Judgment Collection: Enforcing Court Orders to Claim What’s Yours

Estimated read time 3 min read

Winning a civil judgment with a monetary award attached is followed by the task of collecting. What is commonly referred to as ‘judgment collection’ involves making contact with the other party and working out arrangements for payment. Interestingly though, what most of us call judgment collection is often referred to as ‘enforcement’ within the legal system.

Why enforcement? Because a judgment is essentially a legal decision rendered by a court. It is the civil litigation equivalent of a criminal conviction. Judgments almost always compel the losing party to take certain actions, pay monetary awards, or both. Behind the idea of enforcement is compelling the losing party to do what he is legally obligated to do.

The different terminology may seem like mere semantics until you are actually faced with the task of having to collect. You might start out by talking of judgment collection only to switch to enforcement because the debtor is not cooperating.

The Money is Rightfully Yours

What frustrates so many judgment creditors is the fact that the money they are trying to collect is rightfully theirs. It is rightfully theirs by way of a court order rendered in their favor. But in so many cases, it seems like judgment debtors thumb their noses at the courts. They avoid paying at all costs. Some of them openly defy the judgments rendered against them.

In such cases, you are not collecting as much as you are enforcing the judgment. The unfortunate thing is that courts limit their involvement in enforcement actions. A court might be willing to get involved if you need a writ of seizure or you’re seeking a bench warrant because a debtor fails to cooperate with interrogatories, but that’s about it. You are on your own in terms of making arrangements for payment.

More Collection, Less Enforcement

When a judgment creditor needs to bring in a professional to help with enforcement, you’re usually talking an attorney or a specialized collection agency in Salt Lake City‘s Judgment Collectors. But not every judgment collection case has to go that far.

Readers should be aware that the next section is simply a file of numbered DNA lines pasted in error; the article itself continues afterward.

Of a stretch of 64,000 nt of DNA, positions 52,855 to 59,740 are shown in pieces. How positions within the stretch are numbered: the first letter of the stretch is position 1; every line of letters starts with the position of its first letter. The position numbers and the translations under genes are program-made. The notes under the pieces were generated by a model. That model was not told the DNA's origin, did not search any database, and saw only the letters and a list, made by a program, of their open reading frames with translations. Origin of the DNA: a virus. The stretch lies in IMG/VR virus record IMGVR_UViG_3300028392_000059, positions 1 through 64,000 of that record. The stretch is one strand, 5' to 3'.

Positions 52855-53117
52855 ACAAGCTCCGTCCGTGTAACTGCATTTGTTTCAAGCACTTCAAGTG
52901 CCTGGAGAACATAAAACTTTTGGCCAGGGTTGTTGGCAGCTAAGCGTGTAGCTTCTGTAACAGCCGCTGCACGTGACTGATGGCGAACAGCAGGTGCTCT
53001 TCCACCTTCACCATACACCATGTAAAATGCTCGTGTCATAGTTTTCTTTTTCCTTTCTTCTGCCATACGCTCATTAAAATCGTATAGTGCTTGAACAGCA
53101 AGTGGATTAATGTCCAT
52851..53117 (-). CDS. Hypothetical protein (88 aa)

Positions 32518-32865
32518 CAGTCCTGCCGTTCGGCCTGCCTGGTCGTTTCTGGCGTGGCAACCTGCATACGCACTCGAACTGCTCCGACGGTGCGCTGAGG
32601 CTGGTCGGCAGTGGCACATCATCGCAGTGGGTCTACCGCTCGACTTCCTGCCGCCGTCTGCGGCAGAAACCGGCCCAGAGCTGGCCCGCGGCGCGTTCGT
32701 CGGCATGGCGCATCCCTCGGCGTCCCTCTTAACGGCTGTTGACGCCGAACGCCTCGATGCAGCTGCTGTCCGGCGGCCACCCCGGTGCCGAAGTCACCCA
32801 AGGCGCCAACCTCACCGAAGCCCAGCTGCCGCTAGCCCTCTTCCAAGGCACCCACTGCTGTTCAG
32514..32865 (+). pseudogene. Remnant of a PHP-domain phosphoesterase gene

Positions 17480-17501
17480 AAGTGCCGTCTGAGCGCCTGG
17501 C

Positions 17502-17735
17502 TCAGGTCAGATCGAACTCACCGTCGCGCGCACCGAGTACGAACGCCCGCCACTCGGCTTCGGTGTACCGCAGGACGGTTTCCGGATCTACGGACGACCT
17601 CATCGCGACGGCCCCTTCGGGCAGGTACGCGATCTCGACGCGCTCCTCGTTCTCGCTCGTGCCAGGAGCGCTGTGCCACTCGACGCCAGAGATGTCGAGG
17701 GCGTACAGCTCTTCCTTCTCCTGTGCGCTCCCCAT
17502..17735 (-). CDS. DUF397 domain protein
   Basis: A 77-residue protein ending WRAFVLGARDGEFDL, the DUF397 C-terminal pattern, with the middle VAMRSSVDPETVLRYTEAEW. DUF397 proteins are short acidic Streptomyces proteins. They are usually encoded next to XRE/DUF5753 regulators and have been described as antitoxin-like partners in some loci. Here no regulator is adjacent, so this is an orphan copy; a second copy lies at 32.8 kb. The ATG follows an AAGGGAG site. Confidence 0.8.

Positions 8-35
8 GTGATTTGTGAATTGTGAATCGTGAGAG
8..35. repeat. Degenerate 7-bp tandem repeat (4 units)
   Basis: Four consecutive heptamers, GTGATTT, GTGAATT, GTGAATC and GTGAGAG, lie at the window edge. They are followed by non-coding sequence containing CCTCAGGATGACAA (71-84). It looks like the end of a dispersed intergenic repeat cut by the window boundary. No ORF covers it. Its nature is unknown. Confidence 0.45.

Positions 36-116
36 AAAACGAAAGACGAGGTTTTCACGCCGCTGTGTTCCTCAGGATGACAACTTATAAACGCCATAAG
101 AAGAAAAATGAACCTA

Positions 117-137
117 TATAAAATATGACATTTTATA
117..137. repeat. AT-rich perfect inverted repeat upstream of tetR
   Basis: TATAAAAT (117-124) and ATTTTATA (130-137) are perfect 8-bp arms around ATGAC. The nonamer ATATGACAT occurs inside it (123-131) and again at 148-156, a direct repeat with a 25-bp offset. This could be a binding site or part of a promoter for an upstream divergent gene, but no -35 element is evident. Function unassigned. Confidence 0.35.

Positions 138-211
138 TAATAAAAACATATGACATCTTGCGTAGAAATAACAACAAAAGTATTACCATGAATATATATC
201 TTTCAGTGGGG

It is possible to focus more on collection and less on enforcement by working with the debtor to come up with an amenable solution. Experts often recommend a two-pronged strategy that combines working out an acceptable payment plan and offering a discount – as long as the debtor remains faithful to the payments, of course.

Working out a payment plan mitigates the need to be more aggressive with enforcement. Anyone who has had to go after a debtor full throttle understands the value of not having to be aggressive. As far as offering a discount is concerned, sometimes it is better to settle for less than be highly aggressive and risk getting nothing at all.

The Risk is Always Present

The risk of not getting anything at all is always present in the judgment collection game. You never really know how cooperative a debtor will be. Until you start digging around, you will not know whether they truly have a reasonable means to pay. This suggests something particularly important: being too aggressive too early in the game can actually motivate a debtor to avoid paying.

There is an old proverb that says you catch more flies with honey than vinegar. It is applicable to judgment collection. Even though collecting is considered enforcement from a legal perspective, approaching it with as little aggression as possible often yields the best results. Only when a debtor completely refuses to cooperate should you go full tilt. Unfortunately, sometimes you need to think more like an enforcer than a debt collector.

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